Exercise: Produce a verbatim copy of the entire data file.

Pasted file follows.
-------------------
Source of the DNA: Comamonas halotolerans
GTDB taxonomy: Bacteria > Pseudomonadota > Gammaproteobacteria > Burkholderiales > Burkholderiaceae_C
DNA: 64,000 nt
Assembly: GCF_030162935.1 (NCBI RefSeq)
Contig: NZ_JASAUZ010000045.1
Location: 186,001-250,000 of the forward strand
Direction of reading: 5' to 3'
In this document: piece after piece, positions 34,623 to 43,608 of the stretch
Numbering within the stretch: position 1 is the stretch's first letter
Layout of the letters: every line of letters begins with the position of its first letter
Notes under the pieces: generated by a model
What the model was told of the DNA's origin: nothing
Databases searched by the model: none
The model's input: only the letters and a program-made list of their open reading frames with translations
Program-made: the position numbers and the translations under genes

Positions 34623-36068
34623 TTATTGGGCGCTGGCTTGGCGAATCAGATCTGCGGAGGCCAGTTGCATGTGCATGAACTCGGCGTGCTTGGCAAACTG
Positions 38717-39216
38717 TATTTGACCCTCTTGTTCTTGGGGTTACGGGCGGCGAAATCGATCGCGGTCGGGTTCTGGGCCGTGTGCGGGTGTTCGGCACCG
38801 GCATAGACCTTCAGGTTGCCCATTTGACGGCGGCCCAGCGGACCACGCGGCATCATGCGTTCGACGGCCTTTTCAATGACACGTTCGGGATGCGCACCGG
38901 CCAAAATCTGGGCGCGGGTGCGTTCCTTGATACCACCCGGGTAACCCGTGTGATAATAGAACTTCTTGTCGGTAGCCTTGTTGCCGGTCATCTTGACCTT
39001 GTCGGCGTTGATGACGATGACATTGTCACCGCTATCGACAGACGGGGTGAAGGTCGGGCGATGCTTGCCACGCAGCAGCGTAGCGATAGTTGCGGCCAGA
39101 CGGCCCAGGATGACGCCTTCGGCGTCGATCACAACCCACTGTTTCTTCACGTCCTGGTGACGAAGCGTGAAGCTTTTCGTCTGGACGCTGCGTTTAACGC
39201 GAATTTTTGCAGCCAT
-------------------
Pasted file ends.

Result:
Source of the DNA: Comamonas halotolerans
GTDB taxonomy: Bacteria > Pseudomonadota > Gammaproteobacteria > Burkholderiales > Burkholderiaceae_C
DNA: 64,000 nt
Assembly: GCF_030162935.1 (NCBI RefSeq)
Contig: NZ_JASAUZ010000045.1
Location: 186,001-250,000 of the forward strand
Direction of reading: 5' to 3'
In this document: piece after piece, positions 34,623 to 43,608 of the stretch
Numbering within the stretch: position 1 is the stretch's first letter
Layout of the letters: every line of letters begins with the position of its first letter
Notes under the pieces: generated by a model
What the model was told of the DNA's origin: nothing
Databases searched by the model: none
The model's input: only the letters and a program-made list of their open reading frames with translations
Program-made: the position numbers and the translations under genes

Positions 34623-36068
34623 TTATTGGGCGCTGGCTTGGCGAATCAGATCTGCGGAGGCCAGTTGCATGTGCATGAACTCGGCGTGCTTGGCAAACTG
Positions 38717-39216
38717 TATTTGACCCTCTTGTTCTTGGGGTTACGGGCGGCGAAATCGATCGCGGTCGGGTTCTGGGCCGTGTGCGGGTGTTCGGCACCG
38801 GCATAGACCTTCAGGTTGCCCATTTGACGGCGGCCCAGCGGACCACGCGGCATCATGCGTTCGACGGCCTTTTCAATGACACGTTCGGGATGCGCACCGG
38901 CCAAAATCTGGGCGCGGGTGCGTTCCTTGATACCACCCGGGTAACCCGTGTGATAATAGAACTTCTTGTCGGTAGCCTTGTTGCCGGTCATCTTGACCTT
39001 GTCGGCGTTGATGACGATGACATTGTCACCGCTATCGACAGACGGGGTGAAGGTCGGGCGATGCTTGCCACGCAGCAGCGTAGCGATAGTTGCGGCCAGA
39101 CGGCCCAGGATGACGCCTTCGGCGTCGATCACAACCCACTGTTTCTTCACGTCCTGGTGACGAAGCGTGAAGCTTTTCGTCTGGACGCTGCGTTTAACGC
39201 GAATTTTTGCAGCCAT